Epigenetics

Could epigenetics change perspectives on adoption?

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Further to two stories that just whistled past, Epigenetics: Altering ant behavior and Epigenetics: Mouse diet affects sperm RNA, a thought occurred to me: For many years, I’ve seen and heard people who were raised by adoptive parents obsessing about their “real” parents.

They seem to believe that their DNA parents conferred on them a magic key of same kind, and they must find it in order to even know who they really are.

Is that true? Why isn’t what they have been doing most of their life who they really are?

Unless one has some basis for actively rejecting everything one has learned growing up, most likely, one’s “real” parents are whoever has acted as a parent over the years, for better or worse.

I remember one adoptive mother, taunted by a rebellious teenager who wanted to find her “real” mother, taking the girl by the shoulders and saying, “Look, I raised you from when you were seven days old; I supported you, sat with you in emergency rooms and juvenile court, laughed and cried with you, … and got you into a good school in the end. I don’t know who or where your birth mother is. But I do know this: I am the only ‘real mother’ you have ever had or ever will have. Look at me. Get used to it. It doesn’t GET better than this.”

I hope the kid smartened up. Meanwhile what if she discovers, when she has children, that their genome reflects in part traits she acquired growing up in the adoptive home? Maybe that would allay some of the sense of alienation.

Might epigenetics could provide some basis for understanding? Time will tell.

See also: Epigenetic change: Lamarck, wake up, you’re wanted in the conference room!

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6 Replies to “Could epigenetics change perspectives on adoption?

  1. 1
    Jim Smith says:

    I don’t think epigenetics would change views on adoption because in many cases epigenetics still involves traits inherited from the parents.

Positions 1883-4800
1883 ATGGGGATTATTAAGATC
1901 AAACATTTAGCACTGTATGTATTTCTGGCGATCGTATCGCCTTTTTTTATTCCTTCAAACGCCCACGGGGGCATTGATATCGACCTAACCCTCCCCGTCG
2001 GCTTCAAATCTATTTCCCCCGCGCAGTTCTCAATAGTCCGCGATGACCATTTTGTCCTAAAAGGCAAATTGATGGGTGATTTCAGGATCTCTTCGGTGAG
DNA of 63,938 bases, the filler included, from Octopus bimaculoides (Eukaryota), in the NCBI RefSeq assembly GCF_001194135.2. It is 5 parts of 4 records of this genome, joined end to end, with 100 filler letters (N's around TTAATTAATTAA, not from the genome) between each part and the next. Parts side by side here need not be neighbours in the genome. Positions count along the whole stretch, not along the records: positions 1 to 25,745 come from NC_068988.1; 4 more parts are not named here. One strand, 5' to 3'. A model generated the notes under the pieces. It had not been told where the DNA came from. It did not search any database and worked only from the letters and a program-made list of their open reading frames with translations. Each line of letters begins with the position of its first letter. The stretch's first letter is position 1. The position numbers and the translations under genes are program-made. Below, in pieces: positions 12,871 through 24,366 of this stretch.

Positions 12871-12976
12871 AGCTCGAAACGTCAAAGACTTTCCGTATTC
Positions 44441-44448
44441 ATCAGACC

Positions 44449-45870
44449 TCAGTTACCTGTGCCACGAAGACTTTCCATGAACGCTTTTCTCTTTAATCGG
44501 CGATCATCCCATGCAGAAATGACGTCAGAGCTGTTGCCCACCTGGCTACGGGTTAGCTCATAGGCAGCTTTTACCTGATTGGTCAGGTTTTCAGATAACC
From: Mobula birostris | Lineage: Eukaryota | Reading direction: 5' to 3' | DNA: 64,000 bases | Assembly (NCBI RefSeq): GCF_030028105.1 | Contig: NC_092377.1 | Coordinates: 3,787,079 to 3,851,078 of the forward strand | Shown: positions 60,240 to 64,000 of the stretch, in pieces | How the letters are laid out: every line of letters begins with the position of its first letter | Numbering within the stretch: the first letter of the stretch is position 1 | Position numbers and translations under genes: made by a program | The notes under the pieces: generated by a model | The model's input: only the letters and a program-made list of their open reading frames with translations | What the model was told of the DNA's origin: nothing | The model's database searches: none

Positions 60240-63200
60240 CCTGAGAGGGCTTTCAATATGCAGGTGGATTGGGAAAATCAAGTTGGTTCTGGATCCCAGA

But I think the fascination with biological parents is influenced by belief in materialism. If you believe that you are ultimately a spiritual being, that you were so before you were born and will be after the body dies, and that you are here to have experiences in the physical world, then your biological parents are much less significant than the parents who raise you. In that case, the container, the body, doesn’t define who and what you are, it is only a minor, temporary, factor. From a spiritual point of view, the parents who raise you are your real parents more so than your biological parents are.

  2. 2
    wd400 says:

    when she has children, that their genome reflects in part traits she acquired growing up in the adoptive home?

    If “epigenetic” still means anything then epigenetic effecs are not part of someone’s genome. That’s pretty much what the word means. We hardly needed to know abotu methyl-groups and histone states to know that upbringing influences us, so I’m really not sure what epigenetics has to do with it.

    As long as we inherit things from our biological parents (we do, btw) then I suspect some adoptees will want to find their parents.

  3. 3
    News says:

    Jim Smith at 1 and wd400 at 2: “Meanwhile what if she discovers, when she has children, that their genome reflects in part traits she acquired growing up in the adoptive home? Maybe that would allay some of the sense of alienation.”

    Her own genes might be changed by her upbringing in terms of methylation, might they not? If some of them were discovered to be passed on in that position, it might loosen the grip of a genetic “fallacy” on some adoptive children’s part: That they “really” belong somewhere else because they have “different genes.”

    Maybe genes aren’t chiselled in stone, as such a belief about oneself seems to imply.

  4. 4
    wd400 says:

    It’s unlikely that a trait the affected the mother could be passed on epigeneitcally — germline:soma split and all that. Even if they did pass on a methyl-tag they’d pass on the same genome (the totality of genomic sequences), and if the trait is so labile that it’s responsive to the environment it might very well flip back in the next generation, no?

    Again, I really can’t see it making much difference.

  5. 5
    Ken_M says:

    Epigenic expressions are still dependent on the genes, which are inherited from the biological parents, not the adoptive ones.

    My mother was adopted and didn’t meet her biological sister until she was twenty. She had far more in common with her biological sister (looks, obviously, but also mannerisms and personality) than her adoptive sister. Which is to take nothing away from her adoptive family.

    If I adopted a child, I would want them to know as much as possible about their biological parents. If for no other reason than medical history.

  6. 6
    Axel says:

    ‘From a spiritual point of view, the parents who raise you are your real parents more so than your biological parents are.’

    Adoption often reminds me of Jesus’ words :

    ‘But Jesus answered the one who was telling Him and said, “Who is My mother and who are My brothers?” 49And stretching out His hand toward His disciples, He said, “Behold My mother and My brothers! 50″For whoever does the will of My Father who is in heaven, he is My brother and sister and mother.”‘

    It’s surely a much bigger tragedy to have been only a nominal parent or spouse than the victim of their dereliction. Although I know there were and perhaps still are mitigating circumstances for giving a child up for adoption ; mostly, I expect, extreme poverty.

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